An article appeared in Der Spiegel about Are Dolphins Really Smart? this afternoon. Here’s just a quick clarification of some points made in the article:
1) The setup leads to the question “Really? Are chickens as smart as dolphins?” Of course the answer is no (which I’ve stated many times). The mention of chickens in the book is a device to help the reader understand the unscientific nature of comparing “intelligence” between species, and to note that many animals that we often think of as unintelligent do in fact display intelligence. This is an attempt to highlight the difficulties in translating the science of ‘comparative cognition’ into the non-science of ‘comparative intelligence.’
2) The article discussed Paul Manger’s ideas alongside what I state in the book, perhaps leaving the impression that I agree with all of them. This is not the case. Some of Manger’s points are valid, but I also dedicate many sections of the book to explaining some of the the problems that scientists have noted with his arguments. As for his comments in the Der Spiegel article, I would disagree with many of them, including ”The essential features of complex neural processing of information, as observed in other mammals, are missing or poorly developed”‘ and “”Exactly what the dolphins do with the sponges remains unknown,” he says, noting that the evidence they use them as tools is “flimsy,”‘ and ‘”We put them on a pedestal for no reason.”‘
3) Contrary to Manger’s points in this article, I argue that dolphins’ use of symbols in the lab is exceptional and evidence of complex cognition. I also disagree with his assessment of the mirror self recognition test as it pertains to being able to see the mark.
4) I also did not state what was written in the penultimate paragraph: “We have to stop describing them as ‘special’,” says Gregg.” The thrust of my book is not about suggesting that dolphins are “average” or “less special” and I most certainly did not suggest that in the email interview. In fact, I even provided some reasons explaining why we could consider them special! To see what I actually wrote in my email interview with Der Speigel, here is a copy of the entire interview (handy, eh? This is why I prefer email interviews):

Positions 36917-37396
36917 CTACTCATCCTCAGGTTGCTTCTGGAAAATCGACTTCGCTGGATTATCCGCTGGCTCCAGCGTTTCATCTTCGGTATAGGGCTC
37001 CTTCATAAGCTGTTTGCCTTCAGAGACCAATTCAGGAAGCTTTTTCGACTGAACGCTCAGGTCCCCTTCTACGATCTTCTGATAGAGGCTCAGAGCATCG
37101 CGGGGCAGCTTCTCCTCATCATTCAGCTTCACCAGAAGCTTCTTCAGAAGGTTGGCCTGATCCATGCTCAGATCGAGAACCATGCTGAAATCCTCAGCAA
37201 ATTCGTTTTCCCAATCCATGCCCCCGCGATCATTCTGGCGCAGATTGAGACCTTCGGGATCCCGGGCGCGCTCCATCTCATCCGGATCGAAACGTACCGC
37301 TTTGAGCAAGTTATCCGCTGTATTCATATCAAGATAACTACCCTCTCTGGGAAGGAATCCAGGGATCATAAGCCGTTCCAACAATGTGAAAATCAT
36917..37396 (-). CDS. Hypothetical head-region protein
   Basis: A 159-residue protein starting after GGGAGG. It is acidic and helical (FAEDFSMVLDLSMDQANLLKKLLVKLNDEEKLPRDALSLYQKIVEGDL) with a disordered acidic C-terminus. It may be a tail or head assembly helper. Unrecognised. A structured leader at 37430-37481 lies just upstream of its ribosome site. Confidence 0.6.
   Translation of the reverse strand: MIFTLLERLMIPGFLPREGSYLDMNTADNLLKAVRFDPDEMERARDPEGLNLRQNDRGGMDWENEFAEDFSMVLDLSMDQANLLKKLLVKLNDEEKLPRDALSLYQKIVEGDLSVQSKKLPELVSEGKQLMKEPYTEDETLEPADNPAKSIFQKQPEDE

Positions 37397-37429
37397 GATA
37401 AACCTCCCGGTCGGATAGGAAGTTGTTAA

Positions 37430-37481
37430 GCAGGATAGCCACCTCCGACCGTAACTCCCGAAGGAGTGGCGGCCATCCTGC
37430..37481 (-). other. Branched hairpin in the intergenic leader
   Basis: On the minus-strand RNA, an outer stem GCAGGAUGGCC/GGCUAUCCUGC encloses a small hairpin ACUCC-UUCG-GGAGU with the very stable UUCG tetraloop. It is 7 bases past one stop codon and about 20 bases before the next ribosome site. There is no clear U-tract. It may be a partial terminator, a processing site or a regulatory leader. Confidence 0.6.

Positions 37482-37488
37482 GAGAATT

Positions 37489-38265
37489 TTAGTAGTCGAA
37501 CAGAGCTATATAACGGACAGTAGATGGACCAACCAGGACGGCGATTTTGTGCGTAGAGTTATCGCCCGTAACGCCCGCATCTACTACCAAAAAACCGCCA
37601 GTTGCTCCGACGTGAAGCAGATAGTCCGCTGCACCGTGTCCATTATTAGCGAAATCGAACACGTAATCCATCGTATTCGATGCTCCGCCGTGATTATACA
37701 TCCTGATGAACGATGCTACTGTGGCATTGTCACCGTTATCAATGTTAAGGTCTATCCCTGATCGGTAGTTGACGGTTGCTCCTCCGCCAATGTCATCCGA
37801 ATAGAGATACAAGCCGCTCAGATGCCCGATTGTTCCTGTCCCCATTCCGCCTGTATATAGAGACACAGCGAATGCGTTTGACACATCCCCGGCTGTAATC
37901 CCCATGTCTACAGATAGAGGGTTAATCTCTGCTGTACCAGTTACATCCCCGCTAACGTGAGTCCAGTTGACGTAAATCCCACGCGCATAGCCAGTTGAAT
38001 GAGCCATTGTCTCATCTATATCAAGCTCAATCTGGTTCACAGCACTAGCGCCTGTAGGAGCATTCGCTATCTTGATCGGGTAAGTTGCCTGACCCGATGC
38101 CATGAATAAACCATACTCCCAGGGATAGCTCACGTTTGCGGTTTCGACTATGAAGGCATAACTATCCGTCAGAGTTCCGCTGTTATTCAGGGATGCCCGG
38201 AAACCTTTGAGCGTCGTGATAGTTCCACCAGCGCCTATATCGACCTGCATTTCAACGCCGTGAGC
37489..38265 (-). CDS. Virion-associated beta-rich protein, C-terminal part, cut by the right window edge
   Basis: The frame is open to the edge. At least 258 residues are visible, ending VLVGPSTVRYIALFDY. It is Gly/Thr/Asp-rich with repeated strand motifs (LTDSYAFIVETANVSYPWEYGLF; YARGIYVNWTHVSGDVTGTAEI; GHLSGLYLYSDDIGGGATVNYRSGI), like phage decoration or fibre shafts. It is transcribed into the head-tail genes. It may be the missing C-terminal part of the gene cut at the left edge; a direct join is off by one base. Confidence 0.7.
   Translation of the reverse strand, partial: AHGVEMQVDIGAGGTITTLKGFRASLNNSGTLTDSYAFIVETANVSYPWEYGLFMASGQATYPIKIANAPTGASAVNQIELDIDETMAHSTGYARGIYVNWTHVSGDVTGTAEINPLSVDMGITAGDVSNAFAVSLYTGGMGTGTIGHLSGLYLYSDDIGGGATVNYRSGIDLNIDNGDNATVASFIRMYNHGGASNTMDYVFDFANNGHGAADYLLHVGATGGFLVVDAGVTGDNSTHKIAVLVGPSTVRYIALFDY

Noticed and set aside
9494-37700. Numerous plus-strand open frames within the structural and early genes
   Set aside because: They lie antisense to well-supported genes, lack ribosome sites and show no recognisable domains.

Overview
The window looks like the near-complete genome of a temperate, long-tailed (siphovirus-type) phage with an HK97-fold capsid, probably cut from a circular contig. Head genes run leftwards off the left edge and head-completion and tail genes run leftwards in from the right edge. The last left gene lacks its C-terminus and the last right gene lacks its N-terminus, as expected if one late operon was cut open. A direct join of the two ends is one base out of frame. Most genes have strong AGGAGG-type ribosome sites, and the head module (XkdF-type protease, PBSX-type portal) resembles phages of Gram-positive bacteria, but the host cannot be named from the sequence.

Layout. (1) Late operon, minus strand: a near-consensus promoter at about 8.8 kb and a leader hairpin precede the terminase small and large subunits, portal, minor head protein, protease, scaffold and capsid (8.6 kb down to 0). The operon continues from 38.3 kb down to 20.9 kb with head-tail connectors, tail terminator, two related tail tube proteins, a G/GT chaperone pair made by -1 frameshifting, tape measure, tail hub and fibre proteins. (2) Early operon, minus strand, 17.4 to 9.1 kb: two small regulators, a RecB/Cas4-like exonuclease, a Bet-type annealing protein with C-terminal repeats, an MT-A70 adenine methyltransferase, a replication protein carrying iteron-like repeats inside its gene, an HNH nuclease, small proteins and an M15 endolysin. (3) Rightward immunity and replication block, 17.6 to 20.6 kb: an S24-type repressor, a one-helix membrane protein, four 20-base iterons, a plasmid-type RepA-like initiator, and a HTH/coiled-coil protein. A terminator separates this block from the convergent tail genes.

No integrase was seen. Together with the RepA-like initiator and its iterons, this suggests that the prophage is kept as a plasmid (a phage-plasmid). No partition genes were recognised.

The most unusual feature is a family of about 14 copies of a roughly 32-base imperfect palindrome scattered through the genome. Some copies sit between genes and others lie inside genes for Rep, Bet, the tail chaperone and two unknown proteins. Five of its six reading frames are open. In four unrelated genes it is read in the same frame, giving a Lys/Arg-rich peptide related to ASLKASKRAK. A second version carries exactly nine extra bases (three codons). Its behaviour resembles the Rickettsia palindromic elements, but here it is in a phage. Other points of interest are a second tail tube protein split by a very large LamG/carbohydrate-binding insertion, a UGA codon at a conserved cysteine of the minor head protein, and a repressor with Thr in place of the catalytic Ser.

Why do you think is it that humans consider dolphins particularly intelligent?
First and foremost, there is a large body of scientific evidence from the past 50 years that strongly suggests that dolphins are intelligent animals. But long before we knew much about dolphins from a scientific perspective, Western culture – starting in the early 1960s – was inundated with popular ideas about dolphins possibly being just as intelligent – or more intelligent – than human. The combination of these two factors has resulted in our current ideas about dolphin intelligence.
Can a special intellectual status be assigned to cetaceans?
This all depends on what one considers ‘special.’ Dolphins in particular display a number of complex behaviors stemming from complex cognition that one rarely sees in the animal kingdom – usually things seen in primates or corvids. This includes things like symbol comprehension and mirror self-recognition. So as far as these specific traits go, these animals are ‘special’ from a cognition perspective. But our criteria for determining what is ‘special’ has, historically, been quite fickle. We once considered tool use a ‘special’ trait, but it is now known that it is rather widespread in the animal kingdom, and therefore less ‘special’ than it once was. The idea of what is ‘special’ is not something that can be answered by science – it is a philosophical or moral question, and depends on the ethical perspectives of the person asking the question.
What is wrong with the notion that they are smart/special?
There is nothing at all wrong with thinking dolphins are smart and/or special. But when we approach this question purely from a scientific perspective and ask how unique the behaviors are that dolphins display, it turns out that many species are displaying the kind of ‘smart’ behaviors that we used to only attribute to dolphins and primates. So it is a helpful exercise to look at the science of animal cognition to determine how widespread traits are that we commonly – and sometimes wrongly – consider unique to traditionally ‘smart’ species.
Which would be mammals you would be willing to compare to dolphins with in terms of intelligence? Or is such a comparison not helpful at all?